You just don’t seem to see that kind of heroic-cum-tragic volume consumption of beer in pubs nowadays. Indeed, to maintain a twenty pints a day habit would be prohibitively expensive, yet “Sticky” seemed to manage it on a pension in the 1950s, suggesting that the real-terms price of a pint across the bar has actually increased over the years.

The story reminded me of this post from last year about a retired licensee who claimed to have routinely drunk forty pints a day in his heyday.

Sunday 3 February 2013

A more selective appeal

Tandleman recently wrote a post about the future of the pub entitled I’ll Still Have a Pub to Go To. This included the following comments about the current situation that could almost have been written by myself:

So why go to the pub? Remaining bottom end pubs are no go areas, road house pubs have either gone or become family oriented eateries, estate pubs have closed, slowly, one after the other as drinkers can drink and smoke cheaply at home, town centre pubs can be hell holes at weekends (or magnets for a certain kind of young drinker) and deserted during the week. Good honest locals are struggling too. My observation too is that many young drinkers that do find their way to the boozer, aren't drinking that much by way of beer, but ready mixes, exotic ciders and gaudily coloured spirits with Red Bull.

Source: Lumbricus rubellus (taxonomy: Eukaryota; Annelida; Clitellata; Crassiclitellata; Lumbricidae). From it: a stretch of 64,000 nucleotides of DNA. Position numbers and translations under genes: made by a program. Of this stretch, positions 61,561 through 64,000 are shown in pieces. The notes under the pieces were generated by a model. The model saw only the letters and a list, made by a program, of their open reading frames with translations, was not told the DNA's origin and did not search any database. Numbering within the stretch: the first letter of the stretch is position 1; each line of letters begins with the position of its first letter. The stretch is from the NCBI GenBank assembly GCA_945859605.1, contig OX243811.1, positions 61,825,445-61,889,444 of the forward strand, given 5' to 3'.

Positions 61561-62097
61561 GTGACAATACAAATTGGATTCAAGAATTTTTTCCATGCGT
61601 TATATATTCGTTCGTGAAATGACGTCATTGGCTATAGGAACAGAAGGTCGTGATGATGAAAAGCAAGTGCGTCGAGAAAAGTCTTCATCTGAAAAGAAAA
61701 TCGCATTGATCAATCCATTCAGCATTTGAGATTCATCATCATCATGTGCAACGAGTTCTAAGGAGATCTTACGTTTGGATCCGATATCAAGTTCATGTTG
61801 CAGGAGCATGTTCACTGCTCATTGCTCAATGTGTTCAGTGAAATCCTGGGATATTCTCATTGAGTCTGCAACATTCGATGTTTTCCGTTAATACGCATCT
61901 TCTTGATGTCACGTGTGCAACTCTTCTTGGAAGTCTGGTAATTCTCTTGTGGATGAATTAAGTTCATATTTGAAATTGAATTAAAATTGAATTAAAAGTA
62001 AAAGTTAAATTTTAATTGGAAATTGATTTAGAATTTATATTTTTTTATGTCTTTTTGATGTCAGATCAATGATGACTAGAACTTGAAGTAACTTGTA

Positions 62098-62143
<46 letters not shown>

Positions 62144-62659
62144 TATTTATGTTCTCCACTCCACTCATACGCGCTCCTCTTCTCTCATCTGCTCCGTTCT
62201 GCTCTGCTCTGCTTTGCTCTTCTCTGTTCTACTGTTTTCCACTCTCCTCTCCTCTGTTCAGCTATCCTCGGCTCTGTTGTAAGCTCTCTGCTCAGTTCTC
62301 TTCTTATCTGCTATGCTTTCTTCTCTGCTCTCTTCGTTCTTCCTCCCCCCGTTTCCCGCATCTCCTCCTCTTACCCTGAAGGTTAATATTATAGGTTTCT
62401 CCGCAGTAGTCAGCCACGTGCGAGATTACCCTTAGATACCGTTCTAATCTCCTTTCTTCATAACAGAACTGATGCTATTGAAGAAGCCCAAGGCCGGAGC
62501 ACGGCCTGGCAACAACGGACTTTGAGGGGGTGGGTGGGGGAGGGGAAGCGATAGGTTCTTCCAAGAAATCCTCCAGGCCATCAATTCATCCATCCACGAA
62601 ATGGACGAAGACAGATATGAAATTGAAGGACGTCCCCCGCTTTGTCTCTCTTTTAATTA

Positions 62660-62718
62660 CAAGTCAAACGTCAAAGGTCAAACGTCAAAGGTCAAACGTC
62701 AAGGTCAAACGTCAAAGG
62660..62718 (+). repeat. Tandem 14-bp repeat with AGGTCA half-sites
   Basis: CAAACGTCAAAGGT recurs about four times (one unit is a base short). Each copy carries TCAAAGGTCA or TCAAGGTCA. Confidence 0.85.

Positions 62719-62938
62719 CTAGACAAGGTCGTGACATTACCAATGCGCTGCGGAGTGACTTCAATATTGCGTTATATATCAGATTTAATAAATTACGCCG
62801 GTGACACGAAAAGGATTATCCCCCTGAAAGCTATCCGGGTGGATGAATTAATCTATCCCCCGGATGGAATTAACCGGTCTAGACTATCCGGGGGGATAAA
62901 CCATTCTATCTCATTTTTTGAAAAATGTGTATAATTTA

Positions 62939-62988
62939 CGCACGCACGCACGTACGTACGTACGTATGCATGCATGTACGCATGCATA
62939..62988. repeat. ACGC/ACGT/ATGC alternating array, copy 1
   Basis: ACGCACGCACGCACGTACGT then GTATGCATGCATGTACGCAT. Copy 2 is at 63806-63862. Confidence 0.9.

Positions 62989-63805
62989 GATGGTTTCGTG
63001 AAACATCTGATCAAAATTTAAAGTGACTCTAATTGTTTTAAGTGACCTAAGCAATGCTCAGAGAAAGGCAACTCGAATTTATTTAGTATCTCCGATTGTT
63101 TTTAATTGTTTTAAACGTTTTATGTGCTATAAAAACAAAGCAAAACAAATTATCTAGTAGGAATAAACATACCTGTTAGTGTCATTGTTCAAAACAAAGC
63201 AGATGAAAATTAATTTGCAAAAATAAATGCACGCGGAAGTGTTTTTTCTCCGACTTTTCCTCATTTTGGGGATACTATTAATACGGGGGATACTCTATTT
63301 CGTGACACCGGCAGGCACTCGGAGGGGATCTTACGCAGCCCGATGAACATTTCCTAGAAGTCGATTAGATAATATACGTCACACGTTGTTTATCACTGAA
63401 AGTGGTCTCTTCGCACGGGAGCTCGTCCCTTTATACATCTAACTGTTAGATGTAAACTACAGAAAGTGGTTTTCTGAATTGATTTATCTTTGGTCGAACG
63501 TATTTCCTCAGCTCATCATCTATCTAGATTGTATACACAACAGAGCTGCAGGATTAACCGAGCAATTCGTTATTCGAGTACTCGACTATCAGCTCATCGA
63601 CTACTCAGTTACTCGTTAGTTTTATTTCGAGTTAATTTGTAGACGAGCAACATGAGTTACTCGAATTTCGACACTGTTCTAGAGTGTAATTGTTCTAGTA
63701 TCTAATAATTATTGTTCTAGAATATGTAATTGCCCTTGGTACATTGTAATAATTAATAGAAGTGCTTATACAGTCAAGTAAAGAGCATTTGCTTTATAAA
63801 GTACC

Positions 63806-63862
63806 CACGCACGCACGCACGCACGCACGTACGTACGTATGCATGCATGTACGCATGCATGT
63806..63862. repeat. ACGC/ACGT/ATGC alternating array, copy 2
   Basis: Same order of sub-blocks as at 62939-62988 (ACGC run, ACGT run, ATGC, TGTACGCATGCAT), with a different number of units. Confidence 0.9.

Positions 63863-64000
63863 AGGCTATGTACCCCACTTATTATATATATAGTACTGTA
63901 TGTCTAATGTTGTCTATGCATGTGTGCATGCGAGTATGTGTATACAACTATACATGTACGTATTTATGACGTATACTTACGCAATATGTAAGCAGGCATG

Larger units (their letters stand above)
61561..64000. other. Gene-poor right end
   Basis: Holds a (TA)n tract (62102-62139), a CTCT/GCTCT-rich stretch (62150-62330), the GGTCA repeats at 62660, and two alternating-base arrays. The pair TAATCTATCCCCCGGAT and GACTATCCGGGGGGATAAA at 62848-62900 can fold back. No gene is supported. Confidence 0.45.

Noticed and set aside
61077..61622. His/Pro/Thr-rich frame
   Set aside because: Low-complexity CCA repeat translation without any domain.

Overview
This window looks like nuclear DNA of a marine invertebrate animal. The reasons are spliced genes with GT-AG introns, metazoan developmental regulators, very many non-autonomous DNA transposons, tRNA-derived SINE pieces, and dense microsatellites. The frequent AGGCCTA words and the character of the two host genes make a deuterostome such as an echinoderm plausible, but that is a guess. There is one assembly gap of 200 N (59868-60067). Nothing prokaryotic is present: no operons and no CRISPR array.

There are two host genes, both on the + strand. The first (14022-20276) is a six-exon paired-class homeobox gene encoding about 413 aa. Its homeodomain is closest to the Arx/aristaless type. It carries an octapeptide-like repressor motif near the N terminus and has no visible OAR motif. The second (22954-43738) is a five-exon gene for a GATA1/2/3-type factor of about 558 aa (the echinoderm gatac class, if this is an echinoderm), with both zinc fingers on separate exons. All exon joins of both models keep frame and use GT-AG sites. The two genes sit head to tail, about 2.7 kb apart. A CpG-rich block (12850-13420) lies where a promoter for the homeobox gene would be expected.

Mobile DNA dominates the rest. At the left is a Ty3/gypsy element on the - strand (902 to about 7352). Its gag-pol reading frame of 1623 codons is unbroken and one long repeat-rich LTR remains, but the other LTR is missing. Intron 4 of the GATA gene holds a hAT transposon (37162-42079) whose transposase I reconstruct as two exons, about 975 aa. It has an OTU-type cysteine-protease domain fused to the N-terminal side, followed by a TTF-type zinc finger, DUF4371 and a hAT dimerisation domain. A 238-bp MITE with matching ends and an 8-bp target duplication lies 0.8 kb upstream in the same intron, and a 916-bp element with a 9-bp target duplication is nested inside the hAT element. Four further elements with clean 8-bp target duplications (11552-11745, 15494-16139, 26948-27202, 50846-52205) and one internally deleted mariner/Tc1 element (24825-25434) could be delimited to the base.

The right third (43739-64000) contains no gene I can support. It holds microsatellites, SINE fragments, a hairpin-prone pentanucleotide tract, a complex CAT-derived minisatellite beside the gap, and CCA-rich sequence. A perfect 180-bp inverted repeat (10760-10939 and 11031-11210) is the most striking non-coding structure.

His conclusion is that, while the pub trade has declined, there will always be pubs of some kind for those that want them. Despite all the doom and gloom, it is important to remember that we still have two-thirds of the pubs that were trading thirty years ago, and some of them at least continue to do very healthy business.